There is a great deal of potential for stakeholder conflict with MNCs.
Being ethical and green is expensive! Shareholders may question the cost of ethical behaviour in the short run even though it may give the business a competitive advantage – the consumer’s need for cheaper energy can cause damage to the environment and local communities
Pay and working conditions
Although many MNCs do pay above-average wages and have strong CSR policies in place, others may exploit workers in terms of pay, child labour, sweatshops and dangerous conditions. The collapse of the factory in Dhaka, Bangladesh, in 2013 killed over 100 people and put Primark to shame for the pay/working conditions that their supply chain was using.
MNCs can cause great damage to the environment by their processes and the transportation of their products. This damage can be short or long term and the resulting situation may be unsustainable. Examples include the impact on areas such as the Amazon rainforest.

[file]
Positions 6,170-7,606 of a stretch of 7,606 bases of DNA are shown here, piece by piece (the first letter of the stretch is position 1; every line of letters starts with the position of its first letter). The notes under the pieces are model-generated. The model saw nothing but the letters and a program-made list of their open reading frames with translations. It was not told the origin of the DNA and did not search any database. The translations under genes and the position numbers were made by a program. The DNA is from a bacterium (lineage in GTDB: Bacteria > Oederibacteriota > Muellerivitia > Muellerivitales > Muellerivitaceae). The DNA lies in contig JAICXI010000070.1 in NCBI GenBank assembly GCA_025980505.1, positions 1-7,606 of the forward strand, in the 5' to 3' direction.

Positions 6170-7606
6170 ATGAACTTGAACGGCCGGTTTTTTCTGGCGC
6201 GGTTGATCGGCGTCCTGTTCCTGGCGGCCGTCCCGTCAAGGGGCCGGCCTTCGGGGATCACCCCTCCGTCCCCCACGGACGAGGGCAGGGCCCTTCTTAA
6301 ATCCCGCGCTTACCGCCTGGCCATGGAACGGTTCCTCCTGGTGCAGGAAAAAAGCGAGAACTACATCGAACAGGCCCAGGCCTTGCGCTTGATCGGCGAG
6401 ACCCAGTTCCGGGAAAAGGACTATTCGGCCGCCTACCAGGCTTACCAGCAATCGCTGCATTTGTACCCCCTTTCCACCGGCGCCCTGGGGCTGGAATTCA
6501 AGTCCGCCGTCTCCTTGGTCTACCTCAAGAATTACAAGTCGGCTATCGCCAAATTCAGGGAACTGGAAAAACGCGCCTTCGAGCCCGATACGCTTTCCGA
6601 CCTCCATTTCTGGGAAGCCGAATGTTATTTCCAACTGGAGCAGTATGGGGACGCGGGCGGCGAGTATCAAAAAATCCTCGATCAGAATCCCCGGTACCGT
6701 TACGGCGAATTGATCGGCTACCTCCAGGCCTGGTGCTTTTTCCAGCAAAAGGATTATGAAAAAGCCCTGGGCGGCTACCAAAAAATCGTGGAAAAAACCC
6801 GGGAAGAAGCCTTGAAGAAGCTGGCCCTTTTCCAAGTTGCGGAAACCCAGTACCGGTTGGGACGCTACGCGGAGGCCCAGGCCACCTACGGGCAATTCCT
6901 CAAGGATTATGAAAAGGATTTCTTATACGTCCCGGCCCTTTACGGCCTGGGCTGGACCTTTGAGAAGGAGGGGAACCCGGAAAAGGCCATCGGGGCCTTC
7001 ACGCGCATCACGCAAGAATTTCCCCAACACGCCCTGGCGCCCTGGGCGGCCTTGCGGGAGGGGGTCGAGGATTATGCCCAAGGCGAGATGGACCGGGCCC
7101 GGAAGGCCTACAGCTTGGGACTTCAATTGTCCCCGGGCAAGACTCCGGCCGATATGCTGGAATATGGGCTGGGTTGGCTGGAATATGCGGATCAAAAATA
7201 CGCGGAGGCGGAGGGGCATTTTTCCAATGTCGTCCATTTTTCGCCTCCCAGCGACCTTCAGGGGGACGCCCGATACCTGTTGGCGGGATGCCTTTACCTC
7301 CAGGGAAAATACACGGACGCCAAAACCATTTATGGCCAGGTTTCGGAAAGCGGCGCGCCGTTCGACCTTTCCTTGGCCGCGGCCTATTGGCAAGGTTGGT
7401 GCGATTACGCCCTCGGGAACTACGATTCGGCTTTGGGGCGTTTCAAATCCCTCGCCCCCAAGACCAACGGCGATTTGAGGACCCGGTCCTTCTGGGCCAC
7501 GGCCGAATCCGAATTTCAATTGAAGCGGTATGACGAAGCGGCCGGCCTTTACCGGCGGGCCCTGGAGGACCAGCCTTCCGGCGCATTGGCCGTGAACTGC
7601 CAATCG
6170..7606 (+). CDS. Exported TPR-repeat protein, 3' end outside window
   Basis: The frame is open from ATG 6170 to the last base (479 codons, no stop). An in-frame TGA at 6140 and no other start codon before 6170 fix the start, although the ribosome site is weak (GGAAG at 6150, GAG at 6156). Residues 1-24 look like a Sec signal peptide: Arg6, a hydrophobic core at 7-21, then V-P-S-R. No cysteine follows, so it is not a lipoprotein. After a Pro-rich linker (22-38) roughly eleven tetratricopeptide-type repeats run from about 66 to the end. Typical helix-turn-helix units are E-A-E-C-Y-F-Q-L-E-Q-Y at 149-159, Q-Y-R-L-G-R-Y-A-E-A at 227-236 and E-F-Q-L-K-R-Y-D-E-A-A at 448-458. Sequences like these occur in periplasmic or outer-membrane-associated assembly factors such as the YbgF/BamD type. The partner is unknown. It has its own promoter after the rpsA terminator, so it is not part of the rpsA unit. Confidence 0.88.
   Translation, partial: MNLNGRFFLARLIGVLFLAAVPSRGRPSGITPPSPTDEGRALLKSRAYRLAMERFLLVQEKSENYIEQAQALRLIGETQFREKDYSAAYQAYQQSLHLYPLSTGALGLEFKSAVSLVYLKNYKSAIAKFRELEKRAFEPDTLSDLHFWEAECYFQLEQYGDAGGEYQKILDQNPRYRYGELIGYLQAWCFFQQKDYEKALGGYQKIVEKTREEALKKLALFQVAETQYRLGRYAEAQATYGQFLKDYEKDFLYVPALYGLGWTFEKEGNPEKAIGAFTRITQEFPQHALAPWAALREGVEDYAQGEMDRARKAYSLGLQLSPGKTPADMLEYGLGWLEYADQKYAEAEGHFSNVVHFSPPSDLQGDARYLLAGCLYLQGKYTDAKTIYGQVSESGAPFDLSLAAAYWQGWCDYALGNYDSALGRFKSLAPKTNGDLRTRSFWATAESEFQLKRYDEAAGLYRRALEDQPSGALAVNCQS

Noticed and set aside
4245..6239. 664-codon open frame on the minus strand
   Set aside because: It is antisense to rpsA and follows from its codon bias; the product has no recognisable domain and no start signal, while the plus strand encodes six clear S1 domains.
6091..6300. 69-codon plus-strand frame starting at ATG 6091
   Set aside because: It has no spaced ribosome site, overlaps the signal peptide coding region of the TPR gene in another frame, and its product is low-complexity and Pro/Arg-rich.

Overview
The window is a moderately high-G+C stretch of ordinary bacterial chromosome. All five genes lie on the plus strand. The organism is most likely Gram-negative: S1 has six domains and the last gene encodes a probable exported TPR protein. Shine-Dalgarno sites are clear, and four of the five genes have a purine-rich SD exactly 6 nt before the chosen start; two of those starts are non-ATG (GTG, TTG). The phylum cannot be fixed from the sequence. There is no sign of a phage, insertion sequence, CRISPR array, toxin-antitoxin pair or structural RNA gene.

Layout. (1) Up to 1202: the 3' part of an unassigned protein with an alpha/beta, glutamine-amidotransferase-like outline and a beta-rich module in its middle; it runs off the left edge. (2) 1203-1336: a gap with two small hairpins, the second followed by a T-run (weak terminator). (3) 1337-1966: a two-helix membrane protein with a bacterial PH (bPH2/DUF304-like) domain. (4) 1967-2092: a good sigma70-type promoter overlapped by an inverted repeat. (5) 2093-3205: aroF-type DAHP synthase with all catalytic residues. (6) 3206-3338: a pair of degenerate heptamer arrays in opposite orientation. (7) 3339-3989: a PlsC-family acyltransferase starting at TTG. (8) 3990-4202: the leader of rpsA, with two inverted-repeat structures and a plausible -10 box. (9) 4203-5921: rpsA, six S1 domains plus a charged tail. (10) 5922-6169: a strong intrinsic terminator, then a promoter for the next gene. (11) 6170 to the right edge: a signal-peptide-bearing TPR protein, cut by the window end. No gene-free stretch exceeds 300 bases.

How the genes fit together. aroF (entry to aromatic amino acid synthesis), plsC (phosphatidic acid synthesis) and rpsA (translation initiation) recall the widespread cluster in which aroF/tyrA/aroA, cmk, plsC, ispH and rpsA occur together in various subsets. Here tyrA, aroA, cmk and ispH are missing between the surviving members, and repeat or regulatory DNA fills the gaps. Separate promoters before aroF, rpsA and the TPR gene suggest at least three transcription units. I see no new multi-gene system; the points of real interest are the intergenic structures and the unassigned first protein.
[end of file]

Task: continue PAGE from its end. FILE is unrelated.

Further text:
Supply chain considerations
Many MNCs have long supply chains that are difficult to control in terms of ethical working practices. Cheap clothing chains have been involved in controversy on several occasions over the exploitation of labour. Video example - BBC news undercover investigation – Primark: http://news.bbc.co.uk/1/hi/uk/7825095.stm
MNCs need to take into account how they promote and package their products to avoid controversy. This covers not just the need to be sensitive (as in section 3.3.3) but also more controversial practices such as tobacco companies targeting youngsters in developing economies as they did here in the 70s/80s, or the modern-day largely unregulated e-cigarette industry!